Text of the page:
The Los Angeles City Council on Wednesday placed a two-month moratorium on the building of mini-malls in Councilman Michael Woo's 13th District, which includes Hollywood, Silver Lake and parts of Los Feliz and Studio City.
Mayor Tom Bradley is sponsoring a six-month, citywide moratorium on mini-malls. That measure will be considered by the council Tuesday.
Woo's moratorium is stronger because it bans all mini-mall construction. Under Bradley's proposal, developers would be able to build mini-malls by obtaining a conditional-use permit.
Woo said his moratorium was needed to give the city Planning Department time to set up new standards to eliminate what he considers a blight on his district.
When he proposed the moratorium last month, Woo characterized mini-malls as a "quick and cheap" way for developers to make money. He objected to their design and the traffic congestion they generate.
Woo wants to change development standards to encourage pedestrian traffic by building stores near sidewalks and putting parking spaces in back.
His moratorium was supported by Studio City Residents Assn., the Hollywood Western Neighborhood Assn., the Silver Lake Merchants Assn. and the Silver Lake Residents Assn.
"I couldn't be happier," Larry Lloyd, president of the Silver Lake Merchants Assn., said of the passage of Woo's proposal. "I just wish it were for 60 years instead of 60 days."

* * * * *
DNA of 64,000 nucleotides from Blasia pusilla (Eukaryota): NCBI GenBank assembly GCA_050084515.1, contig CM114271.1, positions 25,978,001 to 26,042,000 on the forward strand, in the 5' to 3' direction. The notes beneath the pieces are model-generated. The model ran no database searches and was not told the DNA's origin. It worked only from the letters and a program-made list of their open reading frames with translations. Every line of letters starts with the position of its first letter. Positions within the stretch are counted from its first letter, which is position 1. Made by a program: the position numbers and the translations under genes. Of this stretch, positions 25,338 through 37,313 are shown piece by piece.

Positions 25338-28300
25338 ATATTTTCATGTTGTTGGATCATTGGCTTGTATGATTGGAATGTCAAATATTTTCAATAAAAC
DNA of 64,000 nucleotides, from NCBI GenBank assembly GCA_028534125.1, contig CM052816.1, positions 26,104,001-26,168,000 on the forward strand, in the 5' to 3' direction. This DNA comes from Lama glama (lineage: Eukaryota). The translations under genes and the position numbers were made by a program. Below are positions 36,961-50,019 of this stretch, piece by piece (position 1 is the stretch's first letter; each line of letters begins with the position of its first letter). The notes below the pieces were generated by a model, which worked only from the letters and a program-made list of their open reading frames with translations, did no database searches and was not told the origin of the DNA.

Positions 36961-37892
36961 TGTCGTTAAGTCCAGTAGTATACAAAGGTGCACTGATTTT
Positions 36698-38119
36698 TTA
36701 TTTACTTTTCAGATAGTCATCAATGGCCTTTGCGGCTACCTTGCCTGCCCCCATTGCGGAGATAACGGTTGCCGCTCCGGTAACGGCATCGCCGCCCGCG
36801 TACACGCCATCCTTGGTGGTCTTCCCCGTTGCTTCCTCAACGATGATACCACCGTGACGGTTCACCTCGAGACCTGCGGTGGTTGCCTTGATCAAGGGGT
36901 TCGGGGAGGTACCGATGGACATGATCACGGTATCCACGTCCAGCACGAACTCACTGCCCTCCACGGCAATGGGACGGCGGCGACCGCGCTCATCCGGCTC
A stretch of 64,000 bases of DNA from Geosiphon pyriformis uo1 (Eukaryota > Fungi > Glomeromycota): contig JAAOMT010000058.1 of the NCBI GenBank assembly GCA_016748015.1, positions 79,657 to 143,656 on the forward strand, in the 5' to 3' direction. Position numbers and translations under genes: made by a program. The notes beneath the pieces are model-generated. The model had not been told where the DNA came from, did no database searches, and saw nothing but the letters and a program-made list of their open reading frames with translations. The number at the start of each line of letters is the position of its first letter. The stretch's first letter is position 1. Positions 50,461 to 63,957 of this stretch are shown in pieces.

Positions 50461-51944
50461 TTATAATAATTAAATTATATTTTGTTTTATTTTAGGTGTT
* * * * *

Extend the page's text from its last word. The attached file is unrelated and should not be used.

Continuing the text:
Edward V. Hunt of the Hollywood Western Neighborhood Assn. described mini-malls as concrete wastelands that have become centers for pimps, prostitutes and dope peddlers.
"The mini-malls are genuinely ugly, of poor design and are paved from end to end," Hunt said. "They have done great damage to our community."
Mary Hoffenburg, representing the Studio City Residents Assn., said mini-malls are a "blight on our community."
"They are negative to pedestrians and create traffic and parking problems," she said.
Tim Riley, executive director of the Southern California Commercial Property Owners Assn., said in an interview that his group opposed the moratorium but decided not to speak against it because the ban will only last two months.
Riley, who said the association will oppose the mayor's plan, defended mini-malls as popular with consumers.
"The malls are convenient, they reduce crime by placing parking in front and they are one of the best ways for small-business people to get started in business," Riley said.
Councilman Ernani Bernardi voted against the moratorium, saying two months is not long enough to solve the problems created by mini-malls. "I have no confidence that the Planning Commission will come up with new rules to eliminate problems in that time," Bernardi said.
Councilman Zev Yaroslavsky supported the moratorium but said it was "too little, too late" in trying to eliminate mini-malls from the city. "We had a chance to do something more than a year ago, and we didn't do it," Yaroslavsky said.
Woo disagreed with Yaroslavsky's comments.
"There was a time when gas stations became economic dinosaurs," Woo said. "There will come a time when mini-malls will become economic dinosaurs as well. What we are trying to do is anticipate the problems before they develop."